SACRAMENTO – California Atty. Gen. Kamala Harris announced Tuesday her plans to run for the U.S. Senate seat being vacated by Barbara Boxer and immediately began raising money for what was expected to be a costly political campaign.
“I’m excited to share with you that I’m launching my campaign to represent the People of California in the United States Senate,” Harris wrote in an email to supporters. “Your support has been crucial to me every step of the way, and I’m asking you to help me build a grassroots campaign that reaches every community of California.”
Harris immediately started fund-raising for a 2016 bid on Tuesday, soliciting contributions of $2,600 for her run. Harris has cultivated a national profile among liberals, a popularity that her supporters hope she can tap to raise the tens of millions of dollars raised by Sen. Elizabeth Warren of Massachusetts and unsuccessful Texas gubernatorial candidate Wendy Davis, the Los Angeles Times reported.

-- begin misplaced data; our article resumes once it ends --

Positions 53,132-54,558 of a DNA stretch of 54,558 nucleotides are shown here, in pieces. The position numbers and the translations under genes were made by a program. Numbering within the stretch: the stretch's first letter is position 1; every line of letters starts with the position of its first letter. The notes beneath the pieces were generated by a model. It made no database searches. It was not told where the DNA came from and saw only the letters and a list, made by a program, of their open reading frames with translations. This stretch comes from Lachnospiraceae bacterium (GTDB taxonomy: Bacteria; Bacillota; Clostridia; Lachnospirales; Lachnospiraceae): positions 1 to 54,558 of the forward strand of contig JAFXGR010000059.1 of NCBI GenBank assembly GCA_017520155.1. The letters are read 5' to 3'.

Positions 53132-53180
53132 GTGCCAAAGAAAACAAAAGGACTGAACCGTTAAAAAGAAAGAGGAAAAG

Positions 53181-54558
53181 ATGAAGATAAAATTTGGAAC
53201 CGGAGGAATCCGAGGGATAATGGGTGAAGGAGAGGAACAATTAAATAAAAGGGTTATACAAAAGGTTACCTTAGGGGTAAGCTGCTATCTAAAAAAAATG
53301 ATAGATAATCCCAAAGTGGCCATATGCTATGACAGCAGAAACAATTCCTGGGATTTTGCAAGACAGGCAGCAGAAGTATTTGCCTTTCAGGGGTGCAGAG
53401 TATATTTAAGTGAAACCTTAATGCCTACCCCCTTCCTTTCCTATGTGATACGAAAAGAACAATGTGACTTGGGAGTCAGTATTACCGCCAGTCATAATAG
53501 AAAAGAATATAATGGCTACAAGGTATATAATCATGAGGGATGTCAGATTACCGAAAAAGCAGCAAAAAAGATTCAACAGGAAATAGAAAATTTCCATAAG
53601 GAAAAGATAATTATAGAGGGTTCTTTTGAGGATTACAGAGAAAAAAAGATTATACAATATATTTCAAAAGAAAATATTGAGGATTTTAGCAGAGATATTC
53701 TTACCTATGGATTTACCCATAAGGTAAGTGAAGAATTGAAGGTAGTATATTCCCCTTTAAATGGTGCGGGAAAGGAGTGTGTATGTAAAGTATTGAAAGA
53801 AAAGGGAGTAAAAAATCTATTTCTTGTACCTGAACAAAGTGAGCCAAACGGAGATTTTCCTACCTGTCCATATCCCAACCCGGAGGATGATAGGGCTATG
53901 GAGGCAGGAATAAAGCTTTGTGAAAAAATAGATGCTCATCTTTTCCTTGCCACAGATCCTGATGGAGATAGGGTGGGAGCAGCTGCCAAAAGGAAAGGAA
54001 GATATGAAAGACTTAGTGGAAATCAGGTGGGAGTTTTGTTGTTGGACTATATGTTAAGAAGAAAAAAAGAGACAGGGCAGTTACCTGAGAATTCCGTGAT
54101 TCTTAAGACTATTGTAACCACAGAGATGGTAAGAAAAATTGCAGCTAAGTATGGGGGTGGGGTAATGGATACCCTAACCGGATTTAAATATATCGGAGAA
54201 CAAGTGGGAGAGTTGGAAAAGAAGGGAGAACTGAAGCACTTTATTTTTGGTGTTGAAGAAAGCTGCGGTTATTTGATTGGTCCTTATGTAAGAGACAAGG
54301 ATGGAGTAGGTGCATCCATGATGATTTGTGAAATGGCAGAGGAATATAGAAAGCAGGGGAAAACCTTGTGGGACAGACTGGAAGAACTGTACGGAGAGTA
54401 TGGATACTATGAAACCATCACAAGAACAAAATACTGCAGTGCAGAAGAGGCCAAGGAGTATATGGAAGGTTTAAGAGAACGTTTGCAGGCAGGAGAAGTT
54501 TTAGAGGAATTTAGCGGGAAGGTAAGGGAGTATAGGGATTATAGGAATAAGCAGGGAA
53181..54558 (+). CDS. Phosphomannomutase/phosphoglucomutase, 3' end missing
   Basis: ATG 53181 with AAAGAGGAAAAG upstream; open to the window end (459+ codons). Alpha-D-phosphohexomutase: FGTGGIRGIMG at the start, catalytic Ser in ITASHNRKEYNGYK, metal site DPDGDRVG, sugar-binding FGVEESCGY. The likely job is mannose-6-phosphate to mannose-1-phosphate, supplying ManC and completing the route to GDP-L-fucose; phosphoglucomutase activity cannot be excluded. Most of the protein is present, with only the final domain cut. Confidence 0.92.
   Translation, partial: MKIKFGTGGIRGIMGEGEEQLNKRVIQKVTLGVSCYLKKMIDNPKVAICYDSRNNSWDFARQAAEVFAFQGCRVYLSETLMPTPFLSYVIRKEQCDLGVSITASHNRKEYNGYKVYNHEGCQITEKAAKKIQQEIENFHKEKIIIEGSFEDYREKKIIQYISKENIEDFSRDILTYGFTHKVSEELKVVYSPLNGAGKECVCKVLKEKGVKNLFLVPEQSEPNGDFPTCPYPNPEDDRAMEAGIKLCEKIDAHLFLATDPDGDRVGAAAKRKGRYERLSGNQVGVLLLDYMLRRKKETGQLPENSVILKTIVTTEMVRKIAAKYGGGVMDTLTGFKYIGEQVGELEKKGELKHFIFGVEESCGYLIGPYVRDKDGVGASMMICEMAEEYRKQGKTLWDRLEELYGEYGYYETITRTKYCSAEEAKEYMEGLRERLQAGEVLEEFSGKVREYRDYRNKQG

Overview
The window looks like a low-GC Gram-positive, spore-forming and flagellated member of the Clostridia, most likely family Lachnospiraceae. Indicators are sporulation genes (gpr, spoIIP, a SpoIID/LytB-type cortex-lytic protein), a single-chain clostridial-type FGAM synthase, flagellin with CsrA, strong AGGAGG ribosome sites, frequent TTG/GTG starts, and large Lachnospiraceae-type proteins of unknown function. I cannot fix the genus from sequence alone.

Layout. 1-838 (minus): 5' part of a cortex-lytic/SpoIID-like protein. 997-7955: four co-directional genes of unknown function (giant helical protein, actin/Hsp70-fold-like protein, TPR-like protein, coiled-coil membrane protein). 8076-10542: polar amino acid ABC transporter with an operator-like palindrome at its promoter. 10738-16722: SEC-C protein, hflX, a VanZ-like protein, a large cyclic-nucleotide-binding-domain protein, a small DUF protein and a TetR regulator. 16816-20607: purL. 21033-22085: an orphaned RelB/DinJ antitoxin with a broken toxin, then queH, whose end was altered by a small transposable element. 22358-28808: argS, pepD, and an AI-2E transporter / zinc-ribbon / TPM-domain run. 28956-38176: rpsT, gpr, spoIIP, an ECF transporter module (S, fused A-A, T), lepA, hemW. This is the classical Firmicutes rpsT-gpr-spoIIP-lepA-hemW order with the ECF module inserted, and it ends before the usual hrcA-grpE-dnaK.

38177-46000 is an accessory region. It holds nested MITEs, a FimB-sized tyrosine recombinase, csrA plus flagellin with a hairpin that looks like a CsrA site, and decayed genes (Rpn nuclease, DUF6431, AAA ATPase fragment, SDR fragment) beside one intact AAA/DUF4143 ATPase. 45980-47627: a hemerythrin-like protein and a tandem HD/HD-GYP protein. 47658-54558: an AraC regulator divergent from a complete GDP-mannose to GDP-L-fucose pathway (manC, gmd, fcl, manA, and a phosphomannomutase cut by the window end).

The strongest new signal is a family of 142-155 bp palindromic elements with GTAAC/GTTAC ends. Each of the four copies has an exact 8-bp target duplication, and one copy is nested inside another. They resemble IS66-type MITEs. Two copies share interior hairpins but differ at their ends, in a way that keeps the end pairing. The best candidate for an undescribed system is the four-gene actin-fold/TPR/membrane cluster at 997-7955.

Harris pointed to her resume as an Alameda County prosecutor, the San Francisco district attorney and California attorney general. And she made a point of echoing Boxer’s reputation as a “fighter” in her email to supporters.
“I have worked to bring smart, innovative and effective approaches to fighting crime, fighting for consumers and fighting for equal rights for all,” Harris wrote. “I want to be a voice for Californians on these issues and others that impact our state in the U.S. Senate.”
“I will be a fighter for the next generation on the critical issues facing our country. I will be a fighter for middle class families who are feeling the pinch of stagnant wages and diminishing opportunity,” Harris wrote. “I will be a fighter for our children who deserve a world-class education, and for students burdened by predatory lenders and skyrocketing tuition. And I will fight relentlessly to protect our coast, our immigrant communities and our seniors.”
This message was an effort to expand Harris’ prosecutorial message into a rationale for election to the Senate, a crucial need in what is potentially a crowded Democratic field for the seat being vacated by Boxer.
Other top Democrats who are seriously weighing bids are former Los Angeles Mayor Antonio Villaraigosa and billionaire environmental activist Tom Steyer. Several members of Congress are contemplating entering the race, as well as at least three little-known Republicans.